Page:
I’m presuming you mean what’s the hardest part of the whole ensemble of being an indie author? I love writing, I live to write. Even when I’m stuck on a plot point and there’s just nothing happening inside the grey mush of my so-called brain, I still love it. But marketing? Hate it. I’ve never been very good at pushing myself forward. I suspect like many writers, I’m the grey man in the back of the room hiding behind a pint, watching. I’m not a natural people person, that’s why I write, leave the acting and the boasting to those who enjoy it. But you get nowhere fast if you don’t attempt to do some. And so recently, I’ve taken it upon myself to get my arse in gear and mix a little, chat a little, and sell a little. And I’m actually quite enjoying it.

  1. Self-doubt.

After seven books and two short stories, after 4 hours’ of television scripts, I still crap myself every time I release a book. Even as I’m writing it, I often wonder if it’s any good, and it’s not until I get feedback from my chosen readers do I relax, and know it’s going to be alright, that the story has legs. I suppose if I ever wrote with total confidence, the book would be naff; perhaps it’s that fear of writing a dud that keeps things a little sharper?

What’s the easiest thing about writing?

First draft writing.

If you’re lucky enough to ever find the groove, to sink into it, to know where the story is going, to know how the character is feeling, then there is nothing so easy as writing. It flows and it sweeps you along with it; it’s like a toboggan ride in that you’re in full control of a fired bullet, and it’s scary and it’s exhilarating and wonderful all at the same time.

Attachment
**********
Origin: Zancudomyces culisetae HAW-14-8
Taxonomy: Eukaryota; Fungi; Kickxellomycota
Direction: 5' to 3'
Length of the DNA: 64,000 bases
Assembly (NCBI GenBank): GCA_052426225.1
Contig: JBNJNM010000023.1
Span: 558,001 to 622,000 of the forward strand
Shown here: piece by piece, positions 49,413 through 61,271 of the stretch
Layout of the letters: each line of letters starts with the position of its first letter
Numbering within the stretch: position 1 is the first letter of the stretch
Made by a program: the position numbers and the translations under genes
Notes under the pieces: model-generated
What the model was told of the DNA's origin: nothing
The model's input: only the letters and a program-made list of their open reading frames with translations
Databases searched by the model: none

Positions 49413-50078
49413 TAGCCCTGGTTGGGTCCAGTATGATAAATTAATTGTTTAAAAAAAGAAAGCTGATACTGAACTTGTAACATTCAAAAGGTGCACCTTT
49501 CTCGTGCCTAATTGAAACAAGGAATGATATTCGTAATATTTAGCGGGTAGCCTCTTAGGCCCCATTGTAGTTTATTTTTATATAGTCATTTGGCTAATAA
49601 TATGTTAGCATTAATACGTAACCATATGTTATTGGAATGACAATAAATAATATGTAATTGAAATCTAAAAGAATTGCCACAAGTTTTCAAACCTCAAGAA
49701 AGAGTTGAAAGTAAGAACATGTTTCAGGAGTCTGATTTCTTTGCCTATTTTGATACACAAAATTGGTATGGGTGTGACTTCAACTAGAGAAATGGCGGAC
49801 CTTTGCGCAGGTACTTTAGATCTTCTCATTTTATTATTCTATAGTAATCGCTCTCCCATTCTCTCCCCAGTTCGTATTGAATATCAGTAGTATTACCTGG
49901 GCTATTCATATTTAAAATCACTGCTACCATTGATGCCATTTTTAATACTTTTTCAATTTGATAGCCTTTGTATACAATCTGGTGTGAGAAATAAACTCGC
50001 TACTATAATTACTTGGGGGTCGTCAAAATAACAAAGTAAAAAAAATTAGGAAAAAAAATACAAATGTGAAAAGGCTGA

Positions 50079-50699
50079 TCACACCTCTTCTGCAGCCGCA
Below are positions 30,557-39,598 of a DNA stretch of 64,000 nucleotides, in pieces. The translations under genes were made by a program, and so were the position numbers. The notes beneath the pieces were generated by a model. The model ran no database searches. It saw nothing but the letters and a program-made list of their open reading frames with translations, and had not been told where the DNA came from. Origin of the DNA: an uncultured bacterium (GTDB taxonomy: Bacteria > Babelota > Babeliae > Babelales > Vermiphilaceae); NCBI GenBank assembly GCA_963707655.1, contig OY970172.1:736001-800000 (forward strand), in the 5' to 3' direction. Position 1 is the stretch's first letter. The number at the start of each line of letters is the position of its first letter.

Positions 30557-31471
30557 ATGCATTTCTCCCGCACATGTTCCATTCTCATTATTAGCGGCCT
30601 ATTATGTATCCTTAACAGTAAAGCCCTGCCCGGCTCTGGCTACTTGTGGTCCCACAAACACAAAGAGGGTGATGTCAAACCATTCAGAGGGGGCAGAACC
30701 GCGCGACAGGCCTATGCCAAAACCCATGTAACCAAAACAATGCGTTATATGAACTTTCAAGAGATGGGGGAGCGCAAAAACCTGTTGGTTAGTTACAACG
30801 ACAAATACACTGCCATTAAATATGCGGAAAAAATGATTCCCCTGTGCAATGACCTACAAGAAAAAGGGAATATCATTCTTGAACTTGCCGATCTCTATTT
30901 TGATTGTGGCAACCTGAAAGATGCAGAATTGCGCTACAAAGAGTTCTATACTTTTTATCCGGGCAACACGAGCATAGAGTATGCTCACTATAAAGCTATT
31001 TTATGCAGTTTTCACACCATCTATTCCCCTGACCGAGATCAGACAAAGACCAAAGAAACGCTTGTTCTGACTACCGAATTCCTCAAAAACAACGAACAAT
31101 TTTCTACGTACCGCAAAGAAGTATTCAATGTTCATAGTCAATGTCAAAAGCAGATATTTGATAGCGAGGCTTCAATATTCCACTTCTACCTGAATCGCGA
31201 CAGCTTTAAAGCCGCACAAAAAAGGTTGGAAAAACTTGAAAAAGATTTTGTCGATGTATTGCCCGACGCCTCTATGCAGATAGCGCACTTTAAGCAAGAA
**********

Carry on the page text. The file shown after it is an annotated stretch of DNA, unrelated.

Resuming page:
Is Ledston Luck a standalone or part of a series?

The short answer is both. It’s book four in the CSI Eddie Collins series. That means there are three good-sized books before this one, and in those books things have happened to him to shape him, to make him who he is today. And that’s not all; there are some characters in the previous books who, like Eddie, appear in this one too. They each have their own bits of backstory that you’ll be unaware of if you don’t pick those books up and read them. So you might read Ledston Luck and wonder how the hell Eddie got to be such an abrasive character. Some people have already said they feel they missed out, and are right now going back over the earlier books to find out.

But, you don’t have to. You can accept that Eddie is how he is. You can accept that the minor characters are who they are, and you can pick up Ledston Luck and just read it as a standalone. Its story isn’t linked to the previous books so you can read it and enjoy it for what it is – and many people already have. Go look at the reviews if you don’t believe me.

How can readers discover more about you and your work?

I’ve tried to make this as easy for people as I can. I have a Facebook Page, and so does Eddie Collins. I have a website that features an occasional blog, and I’ve just initiated a mailing list where you can keep up to date with all the news and gossip. You can even join my Inner Circle and become one of the first to read any new novels or short stories I write.

Another interview that I really enjoyed!

Please find Susan on Facebook on the Crime Fiction Addict page, well worth a visit.

Tell me where to send your free books.

Crime and thriller writing by a CSI